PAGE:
'Sports Machine' to power down; Michael retiring

WASHINGTON -- "Sports Machine," the syndicated sports highlight show that set the stage for ESPN and other national sports programming, will go off the air after 23 years when host George Michael steps down in March.

Michael, who began the show in 1980 as a late-night local feature on WRC-TV in Washington, also is retiring as the station's sports director and weeknight sports anchor.

Michael said he made the decision after NBC, which owns WRC, announced significant layoffs and staff cuts.

"I told them, that if I have to lay anyone off, if I have to get rid of any of my staff, then I'm going to take the first bullet," Michael said.

"Sports Machine" became nationally syndicated in 1984. It's now shown in 194 U.S. markets and 10 foreign countries. Michael has won more than 40 Emmy awards.

It was trendsetting programming, gaining its footing in the days before cable television and ESPN were widely available. The show was the first to give regular national TV exposure to once-obscure sports such as NASCAR and professional rodeo.

"He was us before we were us," said "SportsCenter" anchor Chris McKendry, who was part of Michael's competition in Washington at WJLA-TV from 1994-96.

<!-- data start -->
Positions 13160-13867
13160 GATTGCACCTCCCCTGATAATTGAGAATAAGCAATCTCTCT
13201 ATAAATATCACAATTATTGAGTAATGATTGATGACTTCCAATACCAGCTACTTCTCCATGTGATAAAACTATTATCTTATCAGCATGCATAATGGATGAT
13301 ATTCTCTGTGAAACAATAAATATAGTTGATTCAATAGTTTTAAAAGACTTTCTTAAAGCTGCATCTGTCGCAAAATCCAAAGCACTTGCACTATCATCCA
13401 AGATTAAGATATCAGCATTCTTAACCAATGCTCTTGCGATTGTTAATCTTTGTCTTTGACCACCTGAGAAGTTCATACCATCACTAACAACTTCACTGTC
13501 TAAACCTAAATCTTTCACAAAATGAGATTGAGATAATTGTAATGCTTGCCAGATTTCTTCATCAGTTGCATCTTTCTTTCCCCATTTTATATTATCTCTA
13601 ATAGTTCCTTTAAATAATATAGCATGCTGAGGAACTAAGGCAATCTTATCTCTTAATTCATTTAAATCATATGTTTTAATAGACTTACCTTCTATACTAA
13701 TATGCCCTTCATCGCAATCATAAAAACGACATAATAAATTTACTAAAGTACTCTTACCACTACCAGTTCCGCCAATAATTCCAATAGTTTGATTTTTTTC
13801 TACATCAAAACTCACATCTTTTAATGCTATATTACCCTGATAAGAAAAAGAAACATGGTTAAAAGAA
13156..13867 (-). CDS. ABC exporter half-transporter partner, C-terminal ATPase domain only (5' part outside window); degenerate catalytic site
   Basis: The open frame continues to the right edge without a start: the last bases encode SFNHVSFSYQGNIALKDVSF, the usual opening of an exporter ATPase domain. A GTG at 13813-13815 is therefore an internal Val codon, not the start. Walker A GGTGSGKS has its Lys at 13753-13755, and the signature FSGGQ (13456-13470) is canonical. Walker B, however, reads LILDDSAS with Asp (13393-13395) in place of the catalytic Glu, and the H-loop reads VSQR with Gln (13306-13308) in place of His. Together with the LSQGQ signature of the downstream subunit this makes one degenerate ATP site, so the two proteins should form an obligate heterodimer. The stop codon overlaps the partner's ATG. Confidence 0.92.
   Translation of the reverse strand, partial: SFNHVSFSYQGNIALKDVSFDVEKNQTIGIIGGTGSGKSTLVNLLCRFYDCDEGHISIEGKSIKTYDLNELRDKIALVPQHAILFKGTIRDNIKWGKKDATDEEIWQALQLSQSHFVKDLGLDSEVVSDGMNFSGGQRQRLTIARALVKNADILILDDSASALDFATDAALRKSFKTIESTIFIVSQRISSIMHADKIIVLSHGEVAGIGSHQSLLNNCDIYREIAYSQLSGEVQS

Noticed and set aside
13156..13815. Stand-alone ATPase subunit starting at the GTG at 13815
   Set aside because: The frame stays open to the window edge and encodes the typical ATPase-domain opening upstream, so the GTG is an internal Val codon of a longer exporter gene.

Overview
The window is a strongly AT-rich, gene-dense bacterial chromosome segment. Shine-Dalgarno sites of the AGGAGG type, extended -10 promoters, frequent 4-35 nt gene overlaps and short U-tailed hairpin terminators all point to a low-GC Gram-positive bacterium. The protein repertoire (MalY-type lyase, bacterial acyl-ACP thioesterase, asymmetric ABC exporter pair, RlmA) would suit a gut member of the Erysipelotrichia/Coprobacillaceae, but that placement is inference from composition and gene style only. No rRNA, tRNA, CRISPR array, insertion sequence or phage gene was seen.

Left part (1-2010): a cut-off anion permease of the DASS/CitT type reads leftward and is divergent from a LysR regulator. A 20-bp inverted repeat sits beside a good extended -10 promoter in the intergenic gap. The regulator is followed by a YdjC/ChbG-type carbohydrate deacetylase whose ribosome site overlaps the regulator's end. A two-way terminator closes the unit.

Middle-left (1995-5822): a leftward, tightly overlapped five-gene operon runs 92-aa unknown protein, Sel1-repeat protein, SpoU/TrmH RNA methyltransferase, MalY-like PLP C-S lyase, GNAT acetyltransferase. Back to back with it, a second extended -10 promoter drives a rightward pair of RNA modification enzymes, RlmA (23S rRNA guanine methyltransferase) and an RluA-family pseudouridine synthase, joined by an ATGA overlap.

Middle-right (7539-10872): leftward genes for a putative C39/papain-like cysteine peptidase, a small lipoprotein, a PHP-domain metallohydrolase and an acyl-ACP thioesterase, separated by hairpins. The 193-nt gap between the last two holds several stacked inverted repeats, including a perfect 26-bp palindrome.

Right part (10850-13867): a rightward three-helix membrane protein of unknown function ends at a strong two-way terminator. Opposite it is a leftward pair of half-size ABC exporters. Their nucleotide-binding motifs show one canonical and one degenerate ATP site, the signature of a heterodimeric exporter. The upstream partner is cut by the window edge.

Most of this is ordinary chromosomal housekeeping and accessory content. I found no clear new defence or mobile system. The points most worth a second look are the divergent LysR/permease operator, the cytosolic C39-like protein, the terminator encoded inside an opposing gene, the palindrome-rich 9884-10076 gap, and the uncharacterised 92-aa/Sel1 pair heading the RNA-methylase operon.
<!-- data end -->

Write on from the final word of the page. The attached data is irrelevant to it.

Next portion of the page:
Scott Van Pelt of "SportsCenter," who grew up in the Washington suburbs watching Michael, said the current TV sports industry is indebted to the retiring sportscaster.

"We used to have to wait days to watch highlights from some games," he said. "And then George came along and he had all these satellites and all these highlights instantly. If you were a kid who loved sports, it was like Christmas."

Michael helped the TV careers of several national sports personalities. David Aldridge, Bonnie Bernstein, Tony Kornheiser, Joe Theismann and Michael Wilbon are among those who did their first on-air work alongside him.

Theismann, the former Redskins quarterback who is now part of the Monday Night Football broadcast team, said he learned just from watching Michael work.

"George is the kind of guy who doesn't have to say a whole lot to you. You just keep your eyes and ears open," he said. "And you have a good time."